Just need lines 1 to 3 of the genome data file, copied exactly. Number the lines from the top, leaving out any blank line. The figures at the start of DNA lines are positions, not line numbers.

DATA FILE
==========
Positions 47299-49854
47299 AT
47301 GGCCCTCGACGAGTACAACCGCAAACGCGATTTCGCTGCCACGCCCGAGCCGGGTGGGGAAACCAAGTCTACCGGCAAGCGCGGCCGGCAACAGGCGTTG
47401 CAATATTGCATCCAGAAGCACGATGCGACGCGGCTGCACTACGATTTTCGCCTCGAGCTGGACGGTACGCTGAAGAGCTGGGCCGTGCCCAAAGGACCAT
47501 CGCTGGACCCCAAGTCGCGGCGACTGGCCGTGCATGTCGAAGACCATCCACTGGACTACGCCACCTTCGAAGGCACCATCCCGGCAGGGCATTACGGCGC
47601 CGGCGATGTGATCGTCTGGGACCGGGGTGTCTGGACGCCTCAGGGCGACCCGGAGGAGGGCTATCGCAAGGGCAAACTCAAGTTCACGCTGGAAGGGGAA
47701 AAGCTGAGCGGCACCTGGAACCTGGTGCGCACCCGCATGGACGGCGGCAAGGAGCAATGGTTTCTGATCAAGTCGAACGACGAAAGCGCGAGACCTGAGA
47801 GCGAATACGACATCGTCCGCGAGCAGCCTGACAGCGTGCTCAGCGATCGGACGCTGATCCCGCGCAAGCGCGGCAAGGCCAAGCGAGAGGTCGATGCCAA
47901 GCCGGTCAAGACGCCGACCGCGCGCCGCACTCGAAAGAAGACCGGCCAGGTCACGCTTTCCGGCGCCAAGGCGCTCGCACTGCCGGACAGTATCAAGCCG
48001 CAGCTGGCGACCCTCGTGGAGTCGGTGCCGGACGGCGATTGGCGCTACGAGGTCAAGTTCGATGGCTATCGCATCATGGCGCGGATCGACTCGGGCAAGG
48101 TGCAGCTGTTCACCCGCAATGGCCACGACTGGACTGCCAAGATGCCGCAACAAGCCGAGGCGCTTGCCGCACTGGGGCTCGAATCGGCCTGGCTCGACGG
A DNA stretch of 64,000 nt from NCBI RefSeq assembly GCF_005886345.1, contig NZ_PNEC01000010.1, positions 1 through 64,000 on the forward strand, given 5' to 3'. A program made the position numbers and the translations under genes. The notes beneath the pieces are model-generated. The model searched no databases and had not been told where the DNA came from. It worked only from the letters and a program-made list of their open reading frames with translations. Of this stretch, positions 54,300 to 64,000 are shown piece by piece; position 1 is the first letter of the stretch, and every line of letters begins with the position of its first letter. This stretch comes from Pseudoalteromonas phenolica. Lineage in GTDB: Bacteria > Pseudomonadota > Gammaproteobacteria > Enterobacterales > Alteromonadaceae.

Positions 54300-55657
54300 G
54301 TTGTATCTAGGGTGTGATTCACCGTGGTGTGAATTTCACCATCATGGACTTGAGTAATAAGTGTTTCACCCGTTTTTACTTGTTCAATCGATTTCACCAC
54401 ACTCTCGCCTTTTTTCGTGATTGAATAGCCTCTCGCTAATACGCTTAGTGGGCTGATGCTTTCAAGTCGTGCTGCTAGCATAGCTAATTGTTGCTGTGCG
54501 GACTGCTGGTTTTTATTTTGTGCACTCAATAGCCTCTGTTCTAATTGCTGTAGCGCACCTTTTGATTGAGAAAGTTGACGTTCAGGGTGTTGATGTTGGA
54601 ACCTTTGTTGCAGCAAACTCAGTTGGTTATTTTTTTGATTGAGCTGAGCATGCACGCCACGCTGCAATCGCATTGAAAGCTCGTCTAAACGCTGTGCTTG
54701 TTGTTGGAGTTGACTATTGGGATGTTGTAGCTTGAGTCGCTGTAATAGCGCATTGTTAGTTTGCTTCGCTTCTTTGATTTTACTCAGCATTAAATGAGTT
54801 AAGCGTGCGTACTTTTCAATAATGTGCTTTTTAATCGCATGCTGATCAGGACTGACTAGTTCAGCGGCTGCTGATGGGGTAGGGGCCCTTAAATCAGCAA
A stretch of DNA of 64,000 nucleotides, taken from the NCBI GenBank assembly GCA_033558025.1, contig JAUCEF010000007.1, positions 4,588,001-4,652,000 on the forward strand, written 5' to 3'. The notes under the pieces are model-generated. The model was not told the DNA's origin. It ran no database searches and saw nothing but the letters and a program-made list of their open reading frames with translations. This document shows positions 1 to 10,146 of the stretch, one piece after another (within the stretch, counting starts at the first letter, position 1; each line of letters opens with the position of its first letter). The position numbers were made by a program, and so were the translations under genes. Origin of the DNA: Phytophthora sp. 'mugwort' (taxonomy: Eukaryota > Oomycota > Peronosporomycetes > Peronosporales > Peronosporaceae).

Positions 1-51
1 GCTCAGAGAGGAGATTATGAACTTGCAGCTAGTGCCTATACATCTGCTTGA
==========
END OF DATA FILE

Positions 47299-49854
47299 AT
47301 GGCCCTCGACGAGTACAACCGCAAACGCGATTTCGCTGCCACGCCCGAGCCGGGTGGGGAAACCAAGTCTACCGGCAAGCGCGGCCGGCAACAGGCGTTG